“Naturally, such activities require significant technical capabilities and teams of professional hackers, along with the necessary infrastructure and the investment that goes into the entire project,” the article continued. “Developing the capability to carry out successful cyber-attacks involves several variables all of which need investment of time, resources, and manpower. All of this is in the realm of the possible provided there is trust in the Almighty, sincerity of purpose and single-minded dedication to the cause.”

Al-Qaeda called the topic of e-jihad “surely too complex to be covered in a brief article,” but said they “hinted at the possibilities that are waiting to be explored and materialized by those who have the necessary technical abilities.” The group added that if tech experts don’t outright join the ranks of jihadists they can “at least coordinate their activities with them whenever it is possible and safe to do so.”

“If coordination of this nature is not possible, they can initiate cyber-warfare programs of their own, individually or in small groups. And if they choose to do so, all they need to do is align their efforts with the overall strategy and policies of the Mujahideen so as to attain a degree of synergy,” the article added, stressing that youths “should exert serious efforts to developing cyber warfare capabilities” and “focus their energies on creative ways of dismantling the enemy’s electronic and cyber defenses.”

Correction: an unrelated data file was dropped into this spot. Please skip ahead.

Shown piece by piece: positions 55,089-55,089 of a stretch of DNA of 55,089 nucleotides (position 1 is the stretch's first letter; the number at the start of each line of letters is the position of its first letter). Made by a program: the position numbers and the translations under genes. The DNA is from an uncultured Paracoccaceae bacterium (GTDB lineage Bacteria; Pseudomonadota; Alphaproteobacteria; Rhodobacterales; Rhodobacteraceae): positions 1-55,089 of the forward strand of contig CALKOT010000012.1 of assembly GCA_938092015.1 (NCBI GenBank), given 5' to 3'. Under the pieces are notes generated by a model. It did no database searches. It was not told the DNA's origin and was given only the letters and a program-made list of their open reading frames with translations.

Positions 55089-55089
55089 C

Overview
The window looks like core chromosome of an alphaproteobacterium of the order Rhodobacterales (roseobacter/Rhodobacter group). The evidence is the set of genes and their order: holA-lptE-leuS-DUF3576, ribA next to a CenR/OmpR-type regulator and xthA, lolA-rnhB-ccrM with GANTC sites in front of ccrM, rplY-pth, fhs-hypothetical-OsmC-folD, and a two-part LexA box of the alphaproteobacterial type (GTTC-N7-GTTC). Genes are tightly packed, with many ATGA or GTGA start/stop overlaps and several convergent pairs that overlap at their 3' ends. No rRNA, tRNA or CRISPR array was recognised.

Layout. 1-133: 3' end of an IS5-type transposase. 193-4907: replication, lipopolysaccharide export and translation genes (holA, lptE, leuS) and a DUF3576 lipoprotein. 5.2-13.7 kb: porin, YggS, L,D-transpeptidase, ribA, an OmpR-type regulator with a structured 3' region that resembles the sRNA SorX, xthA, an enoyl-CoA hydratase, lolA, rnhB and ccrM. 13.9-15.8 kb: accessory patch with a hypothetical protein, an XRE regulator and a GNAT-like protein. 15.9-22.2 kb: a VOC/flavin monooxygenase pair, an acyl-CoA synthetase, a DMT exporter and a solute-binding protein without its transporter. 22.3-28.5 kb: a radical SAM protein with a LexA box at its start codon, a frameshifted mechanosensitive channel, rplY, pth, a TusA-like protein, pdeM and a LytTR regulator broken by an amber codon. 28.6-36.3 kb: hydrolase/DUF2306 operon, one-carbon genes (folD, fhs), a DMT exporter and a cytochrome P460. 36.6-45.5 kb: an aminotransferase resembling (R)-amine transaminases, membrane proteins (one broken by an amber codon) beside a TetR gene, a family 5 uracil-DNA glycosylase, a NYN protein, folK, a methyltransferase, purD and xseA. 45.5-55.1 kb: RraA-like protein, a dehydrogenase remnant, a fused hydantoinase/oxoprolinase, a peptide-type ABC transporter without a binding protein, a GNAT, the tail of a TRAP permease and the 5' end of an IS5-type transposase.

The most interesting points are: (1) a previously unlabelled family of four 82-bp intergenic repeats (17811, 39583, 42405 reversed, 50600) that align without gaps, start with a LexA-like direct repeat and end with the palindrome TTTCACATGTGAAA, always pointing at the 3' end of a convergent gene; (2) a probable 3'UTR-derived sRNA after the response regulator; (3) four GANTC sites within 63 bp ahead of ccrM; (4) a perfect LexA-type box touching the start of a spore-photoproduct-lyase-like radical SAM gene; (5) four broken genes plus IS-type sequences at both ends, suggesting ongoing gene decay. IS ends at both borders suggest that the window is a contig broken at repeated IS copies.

Al-Qaeda cites a passage from Bob Woodward’s 2010 book Obama’s Wars in which former Director of National Intelligence Mike McConnell told the incoming commander in chief that if the 9/11 terrorists had cyber-attacked a bank it would have had greater economic impact on the U.S. than taking down the World Trade Center.

“Muslim youth must reflect on these statements and rush to fulfill the duty of evolving the tactics that the Jihadi movement has at its disposal by using all Islamically legitimate means,” the article continues. “Western and American dependence on the internet and the integration of information, financial and security systems within it is a weakness that must be ruthlessly exploited. The security of these networks does not differ from the security situation in America pre-9/11 which, after the blessing of Allah, provided a conducive environment for executing the 9/11 attacks.”

On COVID-19, al-Qaeda said the pandemic is considered to be both a tests and a punishment, and accused Western countries of viewing the disease “as a significant opportunity to level the political and socio-economic playing field” by letting the elderly die.

Al-Qaeda also accused ISIS — “the goons of Baghdadi” — of delivering a “major setback” for jihadists that was “catastrophic in this field of Jihadi work” but will ultimately be “a passing stage.”

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Bridget Johnson is the Managing Editor for Homeland Security Today. A veteran journalist whose news articles and analyses have run in dozens of news outlets across the globe, Bridget first came to Washington to be online editor and a foreign policy writer at The Hill. Previously she was an editorial board member at the Rocky Mountain News and syndicated nation/world news columnist at the Los Angeles Daily News. Bridget is a senior fellow specializing in terrorism analysis at the Haym Salomon Center. She is a Senior Risk Analyst for Gate 15, a private investigator and a security consultant. She is an NPR on-air contributor and has contributed to USA Today, The Wall Street Journal, New York Observer, National Review Online, Politico, New York Daily News, The Jerusalem Post, The Hill, Washington Times, RealClearWorld and more, and has myriad television and radio credits including Al-Jazeera, BBC and SiriusXM.